Glyphosate renewed in Europe

In a key vote in the European Union Parliament on November 27, Germany tipped the vote in favour of extending the license for Monsanto’s weedkiller Roundup for five years. The non-selective herbicide is widely used in no-till planting systems. There were 18 votes in favour, nine against and one abstention. 

 

During many years of scientific study, organizations such as the U.S. Environmental Protection Agency, the European Food Safety Authority and the World Health Organization have deemed the substance safe. 

 

However, debate escalated in 2015 when the International Agency for Researching Cancer (IARC), based in Lyon, France, came to a different conclusion. Sixteen experts looking at human evidence, animal studies and laboratory tests concluded that glyphosate was “probably carcinogenic.”

 

For the last 18 months, European society has debated the merits of scientific studies which came to different conclusions.

 

 “Glyphosate is one of the safest and most effective herbicides ever developed and it has been studied and used for more than 40 years,” says Pierre Petelle, president, CropLife Canada. “It is a tool that helped revolutionize farming, allowing farmers to usher in no-till and soil conservation tillage practices that have helped save precious topsoil and reduce carbon emissions. This, and other herbicides, have allowed farmers to control weeds more effectively and grow more on existing land without having to turn new land into agricultural production.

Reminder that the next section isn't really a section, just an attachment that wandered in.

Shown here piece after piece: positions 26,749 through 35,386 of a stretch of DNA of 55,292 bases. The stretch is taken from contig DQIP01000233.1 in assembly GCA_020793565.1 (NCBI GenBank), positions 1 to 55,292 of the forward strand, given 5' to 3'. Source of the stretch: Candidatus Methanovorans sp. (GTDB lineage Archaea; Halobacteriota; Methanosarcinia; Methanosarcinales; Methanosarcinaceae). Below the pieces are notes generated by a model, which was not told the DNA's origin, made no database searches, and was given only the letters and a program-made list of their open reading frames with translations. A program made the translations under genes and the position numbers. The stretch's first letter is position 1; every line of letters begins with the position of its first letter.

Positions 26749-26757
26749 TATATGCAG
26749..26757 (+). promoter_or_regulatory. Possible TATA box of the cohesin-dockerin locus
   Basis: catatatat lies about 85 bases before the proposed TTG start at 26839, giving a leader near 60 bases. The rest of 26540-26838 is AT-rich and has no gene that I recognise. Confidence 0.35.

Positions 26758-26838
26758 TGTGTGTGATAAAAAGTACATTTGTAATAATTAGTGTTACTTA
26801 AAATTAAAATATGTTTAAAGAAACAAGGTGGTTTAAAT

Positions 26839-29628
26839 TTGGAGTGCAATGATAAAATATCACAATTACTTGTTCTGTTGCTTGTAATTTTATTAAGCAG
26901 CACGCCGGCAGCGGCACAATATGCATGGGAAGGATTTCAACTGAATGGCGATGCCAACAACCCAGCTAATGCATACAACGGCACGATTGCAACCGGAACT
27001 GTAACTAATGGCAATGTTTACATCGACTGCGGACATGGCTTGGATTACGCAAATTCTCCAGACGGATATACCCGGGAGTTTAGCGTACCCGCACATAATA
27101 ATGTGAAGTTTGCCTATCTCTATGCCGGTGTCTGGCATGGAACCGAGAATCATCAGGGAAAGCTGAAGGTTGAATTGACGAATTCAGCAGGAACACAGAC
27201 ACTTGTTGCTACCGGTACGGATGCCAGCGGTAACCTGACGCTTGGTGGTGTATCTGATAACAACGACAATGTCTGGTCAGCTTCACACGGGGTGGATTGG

“It’s disappointing the European Commission only voted to approve glyphosate for five years, when the scientific assessments completed by Europe’s regulatory authorities found that glyphosate is safe for use. However, this decision will provide certainty to Canadian growers who export a tremendous quantity of grains, oilseeds and pulse crops that benefit from the use of glyphosate and other herbicides.”

 

 

 

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Wednesday, November 29, 2017

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